Is self-service S&OP the next best thing or rather an utopia? The truth will lie somewhere in between. I do not believe that simply downloading the software & implementing it independently as a customer is a realistic scenario. Implementing an S&OP tool will be a joint exercise between the Supply Chain department and the chosen, specialized implementation partner. An IT tool is a way to enable process optimization, but will not lead to better results by itself. On the other hand, I do think that we should respond to the current need and, acting as a coach rather than as an implementer, can be part of that. However, it’s important that Supply Chain departments are aware that the implementation of an S&OP tool will, in the first instance, require more effort, from both themselves and the implementer.

https://www.solventuregroup.com/sop-software/And IT too must certainly be involved in all the discussion – a discussion that ultimately deals with the degree of control. IT must go along with the fact that they give part of the control out of their hands. This can be a big hurdle to take! A good argument for self-service: the closer the implementation role is to the user role, the greater the likelihood that it will actually be taken care of and that user adoption is maximized. The role of IT is to ensure that the solution is not in the minds of a few and remains sustainable. It’s important that both parties agree on some key criteria, such as ease of maintenance, because often the maintenance ends up with IT.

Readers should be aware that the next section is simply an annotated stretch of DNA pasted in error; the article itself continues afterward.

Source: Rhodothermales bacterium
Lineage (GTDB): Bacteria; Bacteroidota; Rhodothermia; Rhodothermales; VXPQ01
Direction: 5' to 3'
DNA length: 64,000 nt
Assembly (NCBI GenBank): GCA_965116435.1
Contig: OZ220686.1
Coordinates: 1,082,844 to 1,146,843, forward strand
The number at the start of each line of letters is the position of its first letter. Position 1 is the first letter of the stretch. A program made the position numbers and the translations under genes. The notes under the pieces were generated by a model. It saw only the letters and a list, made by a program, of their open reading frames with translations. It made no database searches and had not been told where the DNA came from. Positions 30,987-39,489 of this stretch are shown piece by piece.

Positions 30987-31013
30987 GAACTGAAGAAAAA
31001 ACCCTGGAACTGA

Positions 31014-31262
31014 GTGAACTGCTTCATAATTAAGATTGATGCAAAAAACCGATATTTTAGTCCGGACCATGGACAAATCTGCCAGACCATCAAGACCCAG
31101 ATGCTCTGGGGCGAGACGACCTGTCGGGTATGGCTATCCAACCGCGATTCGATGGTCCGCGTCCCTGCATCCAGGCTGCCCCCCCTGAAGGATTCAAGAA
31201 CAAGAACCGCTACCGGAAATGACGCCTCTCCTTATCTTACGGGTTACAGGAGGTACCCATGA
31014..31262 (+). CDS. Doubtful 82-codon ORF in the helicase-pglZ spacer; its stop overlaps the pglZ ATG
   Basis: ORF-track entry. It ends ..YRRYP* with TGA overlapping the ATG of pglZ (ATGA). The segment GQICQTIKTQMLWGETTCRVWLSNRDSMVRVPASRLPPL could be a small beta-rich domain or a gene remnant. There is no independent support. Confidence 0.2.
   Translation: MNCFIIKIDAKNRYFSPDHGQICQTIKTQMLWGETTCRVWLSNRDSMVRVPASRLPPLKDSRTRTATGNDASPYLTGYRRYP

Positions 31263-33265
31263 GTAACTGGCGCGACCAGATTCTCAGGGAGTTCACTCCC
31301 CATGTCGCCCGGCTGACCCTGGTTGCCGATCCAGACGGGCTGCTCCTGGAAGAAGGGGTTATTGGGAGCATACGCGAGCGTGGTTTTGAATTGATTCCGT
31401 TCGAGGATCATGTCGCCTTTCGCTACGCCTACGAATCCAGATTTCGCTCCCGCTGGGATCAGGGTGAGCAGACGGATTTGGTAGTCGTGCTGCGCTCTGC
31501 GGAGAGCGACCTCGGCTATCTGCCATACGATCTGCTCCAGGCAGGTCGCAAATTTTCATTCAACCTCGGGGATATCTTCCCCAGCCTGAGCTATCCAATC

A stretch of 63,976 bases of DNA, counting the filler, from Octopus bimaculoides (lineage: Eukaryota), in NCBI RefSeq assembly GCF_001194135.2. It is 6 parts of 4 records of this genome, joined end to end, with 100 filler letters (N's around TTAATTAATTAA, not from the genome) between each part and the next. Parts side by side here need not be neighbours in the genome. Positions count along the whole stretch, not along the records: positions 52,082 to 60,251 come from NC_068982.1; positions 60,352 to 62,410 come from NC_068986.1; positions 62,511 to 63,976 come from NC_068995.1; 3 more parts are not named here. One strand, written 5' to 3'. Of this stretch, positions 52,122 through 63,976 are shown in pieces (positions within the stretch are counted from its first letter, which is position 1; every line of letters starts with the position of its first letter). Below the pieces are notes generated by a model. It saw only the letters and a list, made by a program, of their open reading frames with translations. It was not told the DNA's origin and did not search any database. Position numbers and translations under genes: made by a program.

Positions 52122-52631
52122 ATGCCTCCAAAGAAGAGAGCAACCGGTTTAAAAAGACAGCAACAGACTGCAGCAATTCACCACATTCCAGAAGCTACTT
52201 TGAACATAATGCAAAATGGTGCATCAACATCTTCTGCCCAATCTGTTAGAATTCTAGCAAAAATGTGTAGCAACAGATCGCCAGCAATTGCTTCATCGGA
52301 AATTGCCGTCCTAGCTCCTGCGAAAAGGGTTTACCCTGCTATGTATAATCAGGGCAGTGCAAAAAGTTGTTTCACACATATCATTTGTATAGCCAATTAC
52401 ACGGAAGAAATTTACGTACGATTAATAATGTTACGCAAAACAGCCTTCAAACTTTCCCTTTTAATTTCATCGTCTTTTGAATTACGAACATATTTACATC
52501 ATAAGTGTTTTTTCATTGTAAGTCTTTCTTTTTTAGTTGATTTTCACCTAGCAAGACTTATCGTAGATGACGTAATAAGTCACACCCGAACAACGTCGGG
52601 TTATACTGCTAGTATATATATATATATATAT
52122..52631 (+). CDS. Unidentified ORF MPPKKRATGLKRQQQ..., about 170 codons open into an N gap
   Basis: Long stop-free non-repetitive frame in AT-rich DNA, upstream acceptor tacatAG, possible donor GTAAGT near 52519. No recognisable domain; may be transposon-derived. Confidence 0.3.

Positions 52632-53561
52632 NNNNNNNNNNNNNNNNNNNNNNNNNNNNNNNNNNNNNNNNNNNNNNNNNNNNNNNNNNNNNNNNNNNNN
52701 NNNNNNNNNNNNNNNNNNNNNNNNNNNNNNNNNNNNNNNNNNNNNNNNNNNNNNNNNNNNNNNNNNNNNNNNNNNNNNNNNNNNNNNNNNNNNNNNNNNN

Attention to the implementation methodology

Scalability is also a keyword in the IT dictionary. Tools should be easy to roll out to multiple regions or sites. That requires a predefined template which can be used later on too. Who’s involved with the template definition? And who’s responsible for handling extra questions from the regions? If there’s a solid project management and if IT and business are aligned already about the S&OP software vendor and implementation approach, the chances of success will increase. The fact that the business makes efforts to understand IT and their specific language will, without doubt, pay off during the S&OP software implementation.

Does my blog trigger you to learn more about how to ensure that your S&OP tool will be well-integrated into your company’s IT landscape? If so, come along to my presentation "integrating new software in your existing IT architecture" (in Dutch) at ICT & Logistiek (Dutch), to be held at the Jaarbeurs venue in Utrecht. I will present it on Thursday November 8 at 11.30h.

Broader supply chain interest? My colleagues will be presenting too (in Dutch):

  • How to select the best S&OP solution for your situation?’, by Adriaan Vet, Account Manager Solventure Netherlands — November 7, 13.45h or November 8, 12.15h
  • Strategy-driven S&OP’, by Prof Dr. Bram Desmet, CEO of Solventure — November 7, 14.30h
  • Masterclass Sales & Operations Planning’, by Prof Dr. Bram Desmet, CEO of Solventure — November 8, 14h-17h
  • Demand Management: help! Sales is not doing what I want’, by Michel Van Buren, CEO of Solventure Netherlands — November 8, 10.45h

Where does your S&OP journey start?

The S&OP cycle consists of six major building blocks. Mature organizations should tackle all of these steps of the S&OP process. The key to success is to start of with what you have and build from existing processes. Let your organisation grow gradually step by step. Which one do you pick?